Big two - or one in a million?
After Dublin's tour de force, test for Mayo looks even greater now
For Mayo, it was a most un-Mayo-thing to do. Beating Kerry in summer for the first time in 21 years. In a replay. With a ruthlessness more commonly associated with, well, Kerry.
All of which left the neutral public - not just the green-and-red masses - genuinely upbeat on Saturday night.
They presumed that Dublin would win the next day, for sure, even if it required a struggle against Tyrone.
But they also suspected that here, in the guise of this familiar yet emboldened and now bang-in-form Mayo, was a team that might - just might - have what it takes to slay Jim Gavin's Sky Blue Goliath ...
And then the same public watched Dublin do their thing about Tyrone. Do it better than we've seen in quite a long time.
And they asked: "Are we kidding ourselves?"
The case for Dublin
A strange facet of Dublin's dominance under Gavin: while Leinster cakewalks are a rite of passage, and quarter-finals usually negotiated with minimal fuss, they never get it easy in late August or September.
Sunday was different: Tyrone were meant to be a heavyweight, their top-four credentials bolstered by back-to-back Ulster titles and a history of pushing Dublin into the tightest of league corners.
What transpired was Dublin's finest display under Gavin against a supposed contender. Were Tyrone vastly over-rated on the back of an Ulster championship that has lost its All-Ireland relevance? On this sorry evidence, yes.
But it wasn't the first time this summer that a team earned lavish plaudits on the back of an emphatic string of results ... only to meet their Sky Blue maker, rendering all previous opinions null and void.
Think of Kildare: they looked a coming force after demolishing Laois but more especially Meath. Yet for all the courage of their second-quarter fightback, that Leinster final was effectively over after 11 minutes.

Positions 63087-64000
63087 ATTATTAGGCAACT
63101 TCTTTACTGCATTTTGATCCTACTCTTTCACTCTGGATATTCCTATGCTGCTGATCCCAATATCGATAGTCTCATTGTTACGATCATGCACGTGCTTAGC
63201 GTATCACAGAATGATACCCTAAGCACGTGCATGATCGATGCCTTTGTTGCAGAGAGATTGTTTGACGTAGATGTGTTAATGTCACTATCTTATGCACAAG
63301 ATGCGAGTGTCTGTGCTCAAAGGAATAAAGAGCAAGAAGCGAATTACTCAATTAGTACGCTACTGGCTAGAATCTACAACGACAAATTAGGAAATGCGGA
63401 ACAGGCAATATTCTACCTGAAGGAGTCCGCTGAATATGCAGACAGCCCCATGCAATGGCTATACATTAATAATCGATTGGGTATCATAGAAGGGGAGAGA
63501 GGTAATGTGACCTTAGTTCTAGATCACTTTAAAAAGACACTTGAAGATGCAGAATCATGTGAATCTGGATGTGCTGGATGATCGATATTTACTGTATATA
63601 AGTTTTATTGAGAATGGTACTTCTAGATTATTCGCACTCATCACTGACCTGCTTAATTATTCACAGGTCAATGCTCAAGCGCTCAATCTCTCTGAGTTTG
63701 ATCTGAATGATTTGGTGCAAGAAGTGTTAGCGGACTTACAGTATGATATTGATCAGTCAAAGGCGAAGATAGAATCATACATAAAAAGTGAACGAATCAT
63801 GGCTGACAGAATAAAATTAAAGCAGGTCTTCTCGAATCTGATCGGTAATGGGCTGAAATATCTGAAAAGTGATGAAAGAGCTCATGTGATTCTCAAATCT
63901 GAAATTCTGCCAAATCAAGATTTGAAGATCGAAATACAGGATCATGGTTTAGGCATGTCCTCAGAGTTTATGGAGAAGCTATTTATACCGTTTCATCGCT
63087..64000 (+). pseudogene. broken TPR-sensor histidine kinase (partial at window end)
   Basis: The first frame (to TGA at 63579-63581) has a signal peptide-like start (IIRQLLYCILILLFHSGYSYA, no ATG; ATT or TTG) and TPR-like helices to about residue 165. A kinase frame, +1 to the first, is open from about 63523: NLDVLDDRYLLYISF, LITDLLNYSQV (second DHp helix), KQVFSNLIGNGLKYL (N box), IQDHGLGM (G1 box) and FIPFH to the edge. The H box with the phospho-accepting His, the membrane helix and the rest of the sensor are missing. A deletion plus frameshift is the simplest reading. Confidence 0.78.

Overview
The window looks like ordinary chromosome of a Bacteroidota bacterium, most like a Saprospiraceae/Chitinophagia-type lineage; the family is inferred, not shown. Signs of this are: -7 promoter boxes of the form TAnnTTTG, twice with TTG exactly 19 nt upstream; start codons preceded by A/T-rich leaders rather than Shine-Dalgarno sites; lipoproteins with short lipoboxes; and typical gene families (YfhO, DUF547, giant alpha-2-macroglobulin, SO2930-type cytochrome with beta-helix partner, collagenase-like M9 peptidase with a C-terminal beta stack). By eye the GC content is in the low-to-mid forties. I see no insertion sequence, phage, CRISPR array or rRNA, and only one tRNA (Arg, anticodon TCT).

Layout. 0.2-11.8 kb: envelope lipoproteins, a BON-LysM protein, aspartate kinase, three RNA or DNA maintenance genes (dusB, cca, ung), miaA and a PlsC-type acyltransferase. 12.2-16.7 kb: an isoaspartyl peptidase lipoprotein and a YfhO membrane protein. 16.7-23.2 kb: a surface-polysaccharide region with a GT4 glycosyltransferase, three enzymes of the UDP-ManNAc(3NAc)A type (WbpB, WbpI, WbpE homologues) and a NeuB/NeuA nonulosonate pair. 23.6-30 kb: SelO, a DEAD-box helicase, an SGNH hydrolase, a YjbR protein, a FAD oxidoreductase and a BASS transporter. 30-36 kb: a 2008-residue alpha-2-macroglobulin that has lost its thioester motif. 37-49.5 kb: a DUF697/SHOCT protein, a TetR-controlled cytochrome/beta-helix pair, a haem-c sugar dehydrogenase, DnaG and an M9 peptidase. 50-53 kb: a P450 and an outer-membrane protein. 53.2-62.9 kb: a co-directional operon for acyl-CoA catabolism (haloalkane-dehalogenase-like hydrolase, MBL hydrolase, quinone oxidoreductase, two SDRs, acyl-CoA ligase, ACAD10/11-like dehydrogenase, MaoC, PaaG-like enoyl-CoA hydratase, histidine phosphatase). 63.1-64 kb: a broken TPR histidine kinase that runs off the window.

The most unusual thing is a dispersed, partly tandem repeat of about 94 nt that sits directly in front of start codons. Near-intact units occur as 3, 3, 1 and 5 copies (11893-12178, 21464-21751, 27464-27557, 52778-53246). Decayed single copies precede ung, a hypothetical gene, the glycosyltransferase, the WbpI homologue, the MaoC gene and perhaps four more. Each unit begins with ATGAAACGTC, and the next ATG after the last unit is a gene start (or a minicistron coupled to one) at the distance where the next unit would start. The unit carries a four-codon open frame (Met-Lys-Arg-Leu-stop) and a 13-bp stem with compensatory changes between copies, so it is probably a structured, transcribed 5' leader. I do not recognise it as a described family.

This is what Dublin do to mere mortals ... they locate your weak point and go for the kill. Westmeath and Monaghan were buried in a blizzard of first half points. They drained all hope from Tyrone in the first dozen minutes and then toyed with them for the remainder.
By now, the debate has moved on from are they better than the Dublin '70s team to have they eclipsed Mick O'Dwyer's Kerry as the greatest team ever? Even Pat Spillane is harbouring such previously sacrilegious thoughts.
Their qualities scarcely require rehashing: an abundance of natural talent; a surfeit of speed merchants to leave rivals trailing in their wake; frightening intensity allied to technical expertise in the tackle; game intelligence; leadership in spades; a decorated bench to die for.
Can Mayo really hope to stop all that?
The case for Mayo
There are several reasons for cautious Mayo optimism, whatever about misguided confidence. They include:
1. Serious momentum. Three huge performances on the spin. They are playing far better now than 12 months ago ... remember that semi-final fright against Tipp?
2. Attack, so long perceived as Mayo's Achilles heel, has flourished in four of their last five outings: Cork, the Roscommon replay, and both Kerry games.
3. After nine roller-coaster games, it may be a statement of the bleedin' obvious that Mayo are road-tested far more than Dublin.
They have stared into the abyss so many times; they haven't blinked.
Could that help them in the home straight against rivals who, primarily because of their own excellence, haven't faced any such moments of doubt?
4. History. Mayo have yet to beat Gavin's Dublin but the margins (in 2013, 2015 twice and twice again last year) have been incredibly fine.
5. Physicality. This is one area where Mayo might, conceivably, have the edge. Plus they will engage Dublin on the front foot - unlike Tyrone.
6. The great hunger.
And even all that will not be enough if Dublin bring their A-game to September.